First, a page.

Senza dubbio la rete ha un peso determinante nel far circolare visioni diverse, creare comunità di condivisione, confondere i confini, e questo, nel campo della sessualità, significa che la fantasia di pochi singoli individui può incontrare il favore di molti – che prima di “capitare” su un particolare tipo di feticismo erano appunto ignari di averlo inconsciamente cercato per tutta la vita.
Trasformarsi in donna per un periodo di tempo limitato è un sogno maschile antico come il mondo; eppure entrare nella pelle di un corpo femminile, con tutti gli inarrivabili piaceri che si dice esso sia in grado di provare, è rimasto una chimera fin dai tempi di Tiresia (l’unico che ne fece esperienza e, manco a dirlo, rimase entusiasta).
Indossare un costume, per quanto elaborato, non significa certo diventare donna, ma porta con sé tutto il valore simbolico e liberatorio della maschera. “L’uomo non è mai veramente se stesso quando parla in prima persona – scriveva Oscar Wilde ne Il Critico come Artista –, ma dategli una maschera e vi dirà la verità“. D’altronde lo stesso concetto di persona, dunque di identità, è strettamente collegato all’idea della maschera teatrale (da cui esce la voce, fatta per-sonare): questo oggetto, questo secondo volto fittizio, ci permette di dimenticare per un attimo i limiti del nostro io quotidiano. Se un travestito rimane sempre se stesso, nonostante gli abiti femminili, un female masker diviene invece un’altra persona – o meglio, per utilizzare il gergo del movimento, una rubberdoll.
Nel documentario di Channel 4 Secret Of The Living Dolls, questo sdoppiamento di personalità risulta estremamente evidente per uno dei protagonisti, un pensionato settantenne rimasto vedovo che, avendo ormai rinunciato alla ricerca di un’anima gemella, ha trovato nel suo alter ego femminile una sorta di compensazione platonica. Lo vediamo versare abbondante talco sulla pelle in silicone, indossarla faticosamente, applicare maschera e parrucca, e infine rimirarsi allo specchio, rapito da un’estasi totale: “Non riesco a credere che dietro questa donna bellissima vi sia un vecchio di settant’anni, ed è per questo che lo faccio“, esclama, perso nell’idillio. Se nello specchio vedesse sempre e soltanto il suo corpo in deperimento, la vita per lui sarebbe molto più triste.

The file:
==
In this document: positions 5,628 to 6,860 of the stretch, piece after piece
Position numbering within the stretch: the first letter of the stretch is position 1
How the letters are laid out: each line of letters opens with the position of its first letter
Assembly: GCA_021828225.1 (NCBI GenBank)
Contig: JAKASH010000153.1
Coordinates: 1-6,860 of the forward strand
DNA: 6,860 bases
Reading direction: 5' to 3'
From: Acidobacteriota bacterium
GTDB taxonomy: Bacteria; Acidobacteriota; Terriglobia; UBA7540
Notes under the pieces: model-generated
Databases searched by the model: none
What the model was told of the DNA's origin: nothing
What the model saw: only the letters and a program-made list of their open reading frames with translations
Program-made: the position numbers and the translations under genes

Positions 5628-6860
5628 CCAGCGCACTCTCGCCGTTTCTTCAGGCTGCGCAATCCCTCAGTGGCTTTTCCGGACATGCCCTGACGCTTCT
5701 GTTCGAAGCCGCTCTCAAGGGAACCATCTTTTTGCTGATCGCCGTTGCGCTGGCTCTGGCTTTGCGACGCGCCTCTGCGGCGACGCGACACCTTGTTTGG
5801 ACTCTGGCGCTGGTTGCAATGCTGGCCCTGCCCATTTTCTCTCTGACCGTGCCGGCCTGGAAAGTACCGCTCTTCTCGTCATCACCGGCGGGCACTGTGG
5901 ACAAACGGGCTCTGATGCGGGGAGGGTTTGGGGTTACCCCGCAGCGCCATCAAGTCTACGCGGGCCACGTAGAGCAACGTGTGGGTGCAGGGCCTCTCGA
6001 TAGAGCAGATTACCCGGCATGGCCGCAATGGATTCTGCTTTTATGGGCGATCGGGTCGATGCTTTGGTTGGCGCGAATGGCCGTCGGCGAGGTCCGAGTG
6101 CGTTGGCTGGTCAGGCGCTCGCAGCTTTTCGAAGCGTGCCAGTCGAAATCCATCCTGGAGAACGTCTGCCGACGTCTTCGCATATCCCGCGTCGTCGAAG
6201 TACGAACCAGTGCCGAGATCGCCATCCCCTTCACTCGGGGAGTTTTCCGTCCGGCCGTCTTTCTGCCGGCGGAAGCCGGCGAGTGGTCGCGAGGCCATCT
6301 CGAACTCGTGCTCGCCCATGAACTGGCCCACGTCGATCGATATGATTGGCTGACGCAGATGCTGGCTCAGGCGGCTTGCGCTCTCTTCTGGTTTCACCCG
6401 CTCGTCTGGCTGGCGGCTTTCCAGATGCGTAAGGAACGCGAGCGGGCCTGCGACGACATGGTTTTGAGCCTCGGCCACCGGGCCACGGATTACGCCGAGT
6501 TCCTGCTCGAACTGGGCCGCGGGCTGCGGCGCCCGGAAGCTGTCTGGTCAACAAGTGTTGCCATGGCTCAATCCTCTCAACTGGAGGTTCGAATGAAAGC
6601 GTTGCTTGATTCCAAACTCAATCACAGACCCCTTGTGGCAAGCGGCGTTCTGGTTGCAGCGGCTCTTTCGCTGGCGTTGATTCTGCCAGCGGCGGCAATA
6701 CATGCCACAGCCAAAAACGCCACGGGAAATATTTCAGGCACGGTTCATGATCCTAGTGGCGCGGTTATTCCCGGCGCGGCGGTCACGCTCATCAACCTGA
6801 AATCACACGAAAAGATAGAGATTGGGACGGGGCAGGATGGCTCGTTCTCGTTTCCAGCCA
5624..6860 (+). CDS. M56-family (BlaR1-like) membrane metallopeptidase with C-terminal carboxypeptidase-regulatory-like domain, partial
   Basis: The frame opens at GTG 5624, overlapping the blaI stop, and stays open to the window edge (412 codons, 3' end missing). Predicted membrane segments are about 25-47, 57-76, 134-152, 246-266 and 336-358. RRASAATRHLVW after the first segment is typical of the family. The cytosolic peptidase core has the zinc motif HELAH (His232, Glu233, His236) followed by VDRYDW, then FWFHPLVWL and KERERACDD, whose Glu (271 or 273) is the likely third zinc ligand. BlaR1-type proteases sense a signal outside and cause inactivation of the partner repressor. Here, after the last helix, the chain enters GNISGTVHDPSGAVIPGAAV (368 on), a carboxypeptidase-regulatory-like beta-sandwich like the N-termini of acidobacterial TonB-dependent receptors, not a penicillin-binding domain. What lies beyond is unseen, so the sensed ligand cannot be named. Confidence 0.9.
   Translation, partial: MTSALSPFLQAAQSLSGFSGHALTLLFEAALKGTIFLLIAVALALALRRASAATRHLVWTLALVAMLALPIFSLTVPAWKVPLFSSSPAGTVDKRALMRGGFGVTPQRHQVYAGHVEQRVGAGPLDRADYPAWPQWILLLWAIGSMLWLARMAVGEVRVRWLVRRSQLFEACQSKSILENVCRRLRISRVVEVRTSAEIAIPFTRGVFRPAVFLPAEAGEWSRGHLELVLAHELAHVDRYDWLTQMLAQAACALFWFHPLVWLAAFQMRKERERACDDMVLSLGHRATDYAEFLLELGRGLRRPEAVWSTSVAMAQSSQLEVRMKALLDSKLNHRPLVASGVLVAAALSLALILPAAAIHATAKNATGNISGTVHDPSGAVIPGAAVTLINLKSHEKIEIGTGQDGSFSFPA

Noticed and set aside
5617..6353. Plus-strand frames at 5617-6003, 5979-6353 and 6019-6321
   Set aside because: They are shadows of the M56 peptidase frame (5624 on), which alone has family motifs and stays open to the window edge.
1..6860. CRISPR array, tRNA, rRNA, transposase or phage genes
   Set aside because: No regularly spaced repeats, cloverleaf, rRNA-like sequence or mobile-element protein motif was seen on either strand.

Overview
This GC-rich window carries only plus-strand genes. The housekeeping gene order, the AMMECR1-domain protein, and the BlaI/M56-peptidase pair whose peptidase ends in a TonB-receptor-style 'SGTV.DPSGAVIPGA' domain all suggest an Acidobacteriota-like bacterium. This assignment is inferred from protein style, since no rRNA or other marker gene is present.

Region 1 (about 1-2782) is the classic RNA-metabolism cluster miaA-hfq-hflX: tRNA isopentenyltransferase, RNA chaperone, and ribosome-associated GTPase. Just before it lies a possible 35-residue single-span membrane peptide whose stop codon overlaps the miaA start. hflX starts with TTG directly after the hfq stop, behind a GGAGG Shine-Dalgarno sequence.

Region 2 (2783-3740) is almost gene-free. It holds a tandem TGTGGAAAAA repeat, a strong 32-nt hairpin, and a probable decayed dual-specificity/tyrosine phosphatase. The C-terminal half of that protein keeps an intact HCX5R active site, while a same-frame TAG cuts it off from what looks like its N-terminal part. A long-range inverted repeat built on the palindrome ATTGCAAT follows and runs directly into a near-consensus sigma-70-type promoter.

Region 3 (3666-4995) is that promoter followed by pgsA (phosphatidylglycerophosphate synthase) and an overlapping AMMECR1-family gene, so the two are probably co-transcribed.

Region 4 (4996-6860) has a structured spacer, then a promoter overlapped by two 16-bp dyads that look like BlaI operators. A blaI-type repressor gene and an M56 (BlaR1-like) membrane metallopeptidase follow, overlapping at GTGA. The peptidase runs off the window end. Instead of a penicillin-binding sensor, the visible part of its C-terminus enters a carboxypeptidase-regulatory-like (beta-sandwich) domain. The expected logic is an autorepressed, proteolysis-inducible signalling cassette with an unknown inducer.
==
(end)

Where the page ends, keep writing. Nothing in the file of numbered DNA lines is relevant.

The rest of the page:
Un altro intervistato ammette che il suo timore era quello che nessuna ragazza sexy sarebbe mai stata attratta da lui, “così me ne sono costruito una“.
Alcuni female masker sono davvero innamorati del loro personaggio femminile, tanto da darle un nome, comprarle vestiti e regali, e così via. Ce ne sono di sposati e con figli: i più fortunati hanno fatto “coming out”, trovando una famiglia pronta a sostenerli (per i bambini, in fondo, è come se fosse carnevale tutto l’anno), altri invece non ne hanno mai parlato e si travestono soltanto quando sono sicuri di essere da soli.
“Provo un senso di gioia, un senso di evasione“, rivela un’altra, più giocosa rubberdoll nel documentario di Channel 4. “Lo faccio per puro divertimento. È come l’estensione di un’altra persona dentro di me che vuole soltanto uscire e divertirsi. La cosa divertente è che la gente mi chiede: cosa fai quando ti travesti? E la risposta è: niente di speciale. Alle volte mi scatto semplicemente delle foto da condividere sui siti di masking, altre volte mi succede soltanto di essere chi voglio essere per quel giorno“.
Al di fuori delle comunità online e delle rare convention organizzate in America e in Europa, il feticismo delle rubberdoll è talmente bizzarro da non mancare di suscitare ilarità nemmeno all’interno dei comuni spazi dedicati alle sessualità alternative. Un feticismo che non è del tutto o non soltanto sessuale, ma che sta in equilibrio fra inversione di ruoli di genere, travestitismo e trasformazione identitaria. E una spruzzatina di follia.
Eppure, come dicevamo all’inizio, se la modalità adottata dai female masker per esprimere una loro intima necessità può lasciare perplessi, questa stessa necessità è qualcosa che conosciamo tutti. È il desiderio di bellezza, di essere degni d’ammirazione – della propria ammirazione innanzitutto -, la sensazione di non bastarsi e la tensione ad essere più di se stessi. La voglia di vivere più vite in una, di essere più persone allo stesso tempo, di scrollarsi di dosso il monotono personaggio che siamo tenuti a interpretare, pirandellianamente, ogni giorno. È una fame di vita, se vogliamo. E in fondo, come ricorda una rubberdoll in un (prevedibilmente sensazionalistico) servizio di Lucignolo, “noi siamo considerati dei pervertiti. […] Ci sono moltissime altre persone che fanno di peggio, e non hanno bisogno di mettersi la maschera“.